Those who are vehemently opposed to Wimbledon’s ban, which will affect not just Medvedev but Andrey Rublev, Aryna Sabalenka and others, point out that even during the apartheid era in South Africa, South African tennis players and golfers were allowed to continue competing on the world stage. Kevin Curren reached the Wimbledon semi-finals in 1983, while he was still a South African citizen.
In the end, though, these objections to the All England Club decision are just caveats. The ban is not fair but then – and I’m sorry to be reductive – try talking about fairness to the families of Ukrainian civilians murdered by indiscriminate Russian shelling or tortured and killed by Russian soldiers in Bucha. It’s not fair, but Medvedev will get over it.
The choice is right and stops Vladimir Putin from weaponising sport as he has done in the past
I don’t like the All England Club’s decision but I believe it’s right. Medvedev is playing at Roland Garros largely because the French government has adopted a more conciliatory stance to Russia since the invasion of Ukraine. His ban from Wimbledon is rooted in the British government’s harder line on the crisis.
The unavoidable truth is that Russia’s president, Vladimir Putin, weaponised sport a long time ago and has twisted it ruthlessly and effectively for his own ends and to boost Russia’s profile and image on the international stage. We turned a blind eye to that for too long but we cannot be complicit in it any more.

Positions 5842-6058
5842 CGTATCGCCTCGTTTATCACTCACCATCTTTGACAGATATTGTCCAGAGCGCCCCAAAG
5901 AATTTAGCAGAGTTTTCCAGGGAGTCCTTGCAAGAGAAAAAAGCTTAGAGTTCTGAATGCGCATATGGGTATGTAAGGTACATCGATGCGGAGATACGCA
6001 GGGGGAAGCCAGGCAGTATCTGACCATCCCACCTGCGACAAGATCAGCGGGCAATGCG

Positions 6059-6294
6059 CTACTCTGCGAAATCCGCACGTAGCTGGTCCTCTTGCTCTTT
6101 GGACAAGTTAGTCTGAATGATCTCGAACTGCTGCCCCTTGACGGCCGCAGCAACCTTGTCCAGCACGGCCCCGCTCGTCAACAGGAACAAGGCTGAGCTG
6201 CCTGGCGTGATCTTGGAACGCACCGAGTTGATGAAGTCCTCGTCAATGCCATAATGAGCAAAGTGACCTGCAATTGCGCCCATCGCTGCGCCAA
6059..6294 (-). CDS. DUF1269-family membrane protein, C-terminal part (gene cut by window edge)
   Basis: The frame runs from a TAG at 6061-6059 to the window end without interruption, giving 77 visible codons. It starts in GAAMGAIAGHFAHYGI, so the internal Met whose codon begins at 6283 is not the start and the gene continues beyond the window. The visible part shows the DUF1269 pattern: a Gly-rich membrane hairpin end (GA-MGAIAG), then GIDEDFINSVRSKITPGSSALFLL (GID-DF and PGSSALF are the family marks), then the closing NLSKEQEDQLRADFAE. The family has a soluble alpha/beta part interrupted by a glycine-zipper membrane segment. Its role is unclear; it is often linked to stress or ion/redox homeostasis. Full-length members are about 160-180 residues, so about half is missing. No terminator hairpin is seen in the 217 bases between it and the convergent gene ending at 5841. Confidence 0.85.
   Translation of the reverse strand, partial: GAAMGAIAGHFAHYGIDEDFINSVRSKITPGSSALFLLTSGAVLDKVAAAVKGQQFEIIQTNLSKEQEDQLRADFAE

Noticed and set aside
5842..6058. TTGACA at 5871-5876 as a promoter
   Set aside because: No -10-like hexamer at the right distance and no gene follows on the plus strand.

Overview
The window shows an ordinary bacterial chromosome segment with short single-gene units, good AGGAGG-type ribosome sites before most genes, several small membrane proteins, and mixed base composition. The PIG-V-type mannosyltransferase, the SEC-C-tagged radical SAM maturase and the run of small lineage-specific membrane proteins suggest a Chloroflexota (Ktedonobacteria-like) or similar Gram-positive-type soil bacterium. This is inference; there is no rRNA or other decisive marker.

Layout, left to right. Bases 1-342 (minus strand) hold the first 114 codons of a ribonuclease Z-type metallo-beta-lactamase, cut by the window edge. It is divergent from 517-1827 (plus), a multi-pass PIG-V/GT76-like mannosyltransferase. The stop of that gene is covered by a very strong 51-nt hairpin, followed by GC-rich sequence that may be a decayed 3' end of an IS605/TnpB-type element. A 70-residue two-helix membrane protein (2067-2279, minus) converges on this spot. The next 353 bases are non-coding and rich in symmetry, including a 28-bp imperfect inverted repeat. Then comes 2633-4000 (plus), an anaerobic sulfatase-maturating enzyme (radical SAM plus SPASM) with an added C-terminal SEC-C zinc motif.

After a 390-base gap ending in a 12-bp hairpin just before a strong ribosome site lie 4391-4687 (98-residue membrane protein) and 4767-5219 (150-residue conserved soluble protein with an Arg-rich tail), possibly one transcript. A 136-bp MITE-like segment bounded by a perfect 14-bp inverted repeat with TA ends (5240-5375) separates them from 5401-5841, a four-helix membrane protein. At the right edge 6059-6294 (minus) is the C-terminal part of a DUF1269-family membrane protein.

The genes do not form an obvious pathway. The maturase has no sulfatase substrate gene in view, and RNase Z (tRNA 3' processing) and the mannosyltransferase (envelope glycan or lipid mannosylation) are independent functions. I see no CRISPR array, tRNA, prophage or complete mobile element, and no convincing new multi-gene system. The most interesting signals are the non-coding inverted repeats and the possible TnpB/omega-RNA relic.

I’m not sure that the distinction between banning Russian teams from competition but protecting Russian individuals is valid, anyway. Are we supposed to pretend Medvedev isn’t representing Russia just because there is no Russian flag next to his name at Roland Garros? The IOC tried that with their absurd renaming of the Russia team as the Russia Olympic Committee and made themselves a laughing stock. There is either power in banning Russian athletes or there isn’t.
If Medvedev had won Wimbledon, it could have been a huge propaganda coup for Putin
Putin has used sport as an ally and an accomplice. He used the Sochi Winter Olympics and football’s 2018 World Cup as propaganda vehicles for his country that can be seen now as instruments of rejuvenated nationalism that paved the way for the attack on Ukraine. In March, when Putin held a pro-war rally at the Luzhniki Stadium, which hosted the 2018 World Cup final, Russian Olympians wearing the nationalist ‘Z’ symbol were celebrated on stage.